The comment period is currently open and initial comments may be made between now and October 18, 2023. After that, replies to earlier comments are due by November 15, 2023.
For those interested in making a comment, the USCO is looking for feedback on four issues:
- The use of copyrighted works to train AI models.
- The copyrightability of material generated using AI models.
- The potential liability for infringing works generated using AI systems
- The treatment of generative AI outputs that imitate the identity or style of human artists.
The USCO acknowledges that the fourth issue is not directly related to copyright, but they say that they have heard a great deal on the topic and that it may pertain to related issues, such as publicity and unfair competition.
On the first and third issues, the USCO has not had a great deal to say. However, on the second issue, the USCO has made its current opinions well known. The office is currently fighting a lawsuit filed against them by an artist after they refused to register a work that had an AI listed as the author.
In that case, the USCO made it clear that they do not believe any work not created by a human qualifies for copyright protection. A district court recently agreed with that position and granted summary judgment in favor of the USCO. The artist who filed the case, Stephen Thaler, has announced that he will appeal.
This public comment period is the most recent step the USCO has taken to be involved in AI. In addition to submitting two statements to Congress on the issue, the office has held a series of webinars and listening sessions that have either been directly or indirectly about AI, going back as far as the winter of 2020.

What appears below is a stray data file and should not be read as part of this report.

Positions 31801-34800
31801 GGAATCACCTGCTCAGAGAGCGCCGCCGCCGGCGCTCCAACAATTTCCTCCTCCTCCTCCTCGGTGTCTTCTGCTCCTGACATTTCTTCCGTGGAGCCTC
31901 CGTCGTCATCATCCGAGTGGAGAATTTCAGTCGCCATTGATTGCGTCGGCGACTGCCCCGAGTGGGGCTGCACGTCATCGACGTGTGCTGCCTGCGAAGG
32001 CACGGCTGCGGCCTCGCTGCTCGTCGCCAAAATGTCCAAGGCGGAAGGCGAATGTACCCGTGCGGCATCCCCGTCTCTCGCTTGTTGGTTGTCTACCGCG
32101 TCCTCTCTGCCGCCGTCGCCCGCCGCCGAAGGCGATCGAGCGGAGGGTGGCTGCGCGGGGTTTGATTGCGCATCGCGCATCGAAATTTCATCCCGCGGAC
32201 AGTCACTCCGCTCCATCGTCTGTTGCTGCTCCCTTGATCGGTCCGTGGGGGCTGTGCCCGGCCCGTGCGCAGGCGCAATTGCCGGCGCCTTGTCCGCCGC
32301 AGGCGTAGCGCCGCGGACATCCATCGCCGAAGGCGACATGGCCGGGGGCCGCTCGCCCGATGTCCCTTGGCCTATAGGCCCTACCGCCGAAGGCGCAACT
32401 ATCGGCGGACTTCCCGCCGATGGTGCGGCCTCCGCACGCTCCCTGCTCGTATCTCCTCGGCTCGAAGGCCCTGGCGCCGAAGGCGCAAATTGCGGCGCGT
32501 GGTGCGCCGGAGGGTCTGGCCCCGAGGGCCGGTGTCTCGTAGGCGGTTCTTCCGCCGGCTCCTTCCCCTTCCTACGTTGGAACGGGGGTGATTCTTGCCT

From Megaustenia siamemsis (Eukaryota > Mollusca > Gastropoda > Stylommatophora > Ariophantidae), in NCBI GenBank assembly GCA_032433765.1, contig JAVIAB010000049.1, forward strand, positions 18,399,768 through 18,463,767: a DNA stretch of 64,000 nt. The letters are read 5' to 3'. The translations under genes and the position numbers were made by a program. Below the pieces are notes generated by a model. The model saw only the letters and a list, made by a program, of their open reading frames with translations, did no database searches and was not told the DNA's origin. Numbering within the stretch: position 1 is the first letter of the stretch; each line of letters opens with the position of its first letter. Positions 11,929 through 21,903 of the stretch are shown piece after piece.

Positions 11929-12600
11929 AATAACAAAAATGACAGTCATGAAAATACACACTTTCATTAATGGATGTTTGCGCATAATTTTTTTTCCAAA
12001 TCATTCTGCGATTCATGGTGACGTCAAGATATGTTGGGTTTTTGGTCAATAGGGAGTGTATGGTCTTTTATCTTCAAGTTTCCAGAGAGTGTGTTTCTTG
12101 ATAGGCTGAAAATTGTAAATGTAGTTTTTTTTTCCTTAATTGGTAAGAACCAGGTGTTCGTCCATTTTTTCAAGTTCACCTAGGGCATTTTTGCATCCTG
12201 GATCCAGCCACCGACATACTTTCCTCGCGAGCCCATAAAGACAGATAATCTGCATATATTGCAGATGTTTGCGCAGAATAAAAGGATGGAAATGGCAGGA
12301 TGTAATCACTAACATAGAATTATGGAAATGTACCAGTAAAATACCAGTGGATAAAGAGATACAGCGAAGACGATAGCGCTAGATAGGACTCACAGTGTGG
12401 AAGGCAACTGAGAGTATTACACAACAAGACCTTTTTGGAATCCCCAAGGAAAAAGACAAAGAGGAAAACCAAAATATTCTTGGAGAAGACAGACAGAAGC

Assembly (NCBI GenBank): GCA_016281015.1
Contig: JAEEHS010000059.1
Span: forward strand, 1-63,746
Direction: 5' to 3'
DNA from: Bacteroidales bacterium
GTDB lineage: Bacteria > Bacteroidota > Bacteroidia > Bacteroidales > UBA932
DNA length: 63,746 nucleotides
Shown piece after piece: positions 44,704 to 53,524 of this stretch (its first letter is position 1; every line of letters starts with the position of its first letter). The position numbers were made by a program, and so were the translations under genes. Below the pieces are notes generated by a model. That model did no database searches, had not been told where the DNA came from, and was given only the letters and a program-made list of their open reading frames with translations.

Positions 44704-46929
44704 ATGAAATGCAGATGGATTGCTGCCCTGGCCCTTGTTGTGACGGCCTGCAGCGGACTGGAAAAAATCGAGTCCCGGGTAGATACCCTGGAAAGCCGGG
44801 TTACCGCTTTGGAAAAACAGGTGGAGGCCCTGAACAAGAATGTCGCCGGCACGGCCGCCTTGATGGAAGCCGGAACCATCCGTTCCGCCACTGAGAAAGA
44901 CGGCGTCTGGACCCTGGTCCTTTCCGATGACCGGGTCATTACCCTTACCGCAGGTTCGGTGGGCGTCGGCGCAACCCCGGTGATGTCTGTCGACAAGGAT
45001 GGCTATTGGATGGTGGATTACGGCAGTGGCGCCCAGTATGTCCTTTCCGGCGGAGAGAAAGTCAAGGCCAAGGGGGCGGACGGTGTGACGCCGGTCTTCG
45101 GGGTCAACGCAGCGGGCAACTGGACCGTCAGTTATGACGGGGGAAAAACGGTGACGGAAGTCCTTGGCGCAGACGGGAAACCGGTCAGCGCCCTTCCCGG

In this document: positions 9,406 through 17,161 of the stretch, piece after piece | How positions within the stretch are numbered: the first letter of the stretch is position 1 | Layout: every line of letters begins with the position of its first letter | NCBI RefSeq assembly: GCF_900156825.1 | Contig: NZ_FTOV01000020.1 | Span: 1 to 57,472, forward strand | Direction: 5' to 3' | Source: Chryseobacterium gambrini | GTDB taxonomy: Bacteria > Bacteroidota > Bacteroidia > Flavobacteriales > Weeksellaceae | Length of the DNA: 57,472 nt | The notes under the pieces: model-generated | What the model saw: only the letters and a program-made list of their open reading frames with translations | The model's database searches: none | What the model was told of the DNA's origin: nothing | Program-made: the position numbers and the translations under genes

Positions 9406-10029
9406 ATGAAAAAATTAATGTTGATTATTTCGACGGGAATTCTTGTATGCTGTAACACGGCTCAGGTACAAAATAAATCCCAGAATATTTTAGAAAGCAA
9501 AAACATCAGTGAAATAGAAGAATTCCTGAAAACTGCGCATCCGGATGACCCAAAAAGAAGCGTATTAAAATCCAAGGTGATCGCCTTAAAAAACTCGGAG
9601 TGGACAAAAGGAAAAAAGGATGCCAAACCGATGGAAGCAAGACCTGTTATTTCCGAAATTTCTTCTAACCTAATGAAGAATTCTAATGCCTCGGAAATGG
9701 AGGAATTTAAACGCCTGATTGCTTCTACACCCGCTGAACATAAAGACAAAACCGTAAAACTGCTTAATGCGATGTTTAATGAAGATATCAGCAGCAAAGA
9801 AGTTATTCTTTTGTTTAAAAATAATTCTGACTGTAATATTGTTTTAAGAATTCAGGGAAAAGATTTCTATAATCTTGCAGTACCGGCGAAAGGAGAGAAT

However, much of the recent push has been through its Artificial Intelligence Initiative, which was announced in March 2023. That initiative featured a series of four public listening sessions, each targeting different kinds of creative works.
Also in March 2023, the USCO published new copyright registration guidelines for works made or partially made with the use of AI. Those guidelines highlighted the human authorship requirement, which is the core issue being litigated in the Thaler case.
However, a public comment period, such as the one that just opened, is often the last step in the USCO’s rulemaking process before proposing new rules. Though the USCO cannot write law, its position as initial arbiter of what does and does not qualify for copyright registration gives it great power in this space. Furthermore, its decisions and opinions are often highly influential to judges and legislators alike.
If you are a stakeholder, and I would argue that nearly everyone online is a stakeholder, this is your chance to be heard and to help sway rulemaking around AI systems.
To be clear, whatever conclusions the USCO reaches will not be the final word. Whatever rules they pass will not be the end of the conversation. However, they will be some of the first and some of the most influential words spoken on the issue.
You can rest assured that, whatever the USCO decides, that decision will be quoted, cited and used as a building block both for future precedent and future legislation.
As such, if you have any interest in AI, this is perhaps your best chance to be heard and influence the course of the discussion of how AI connects with copyright for years to come.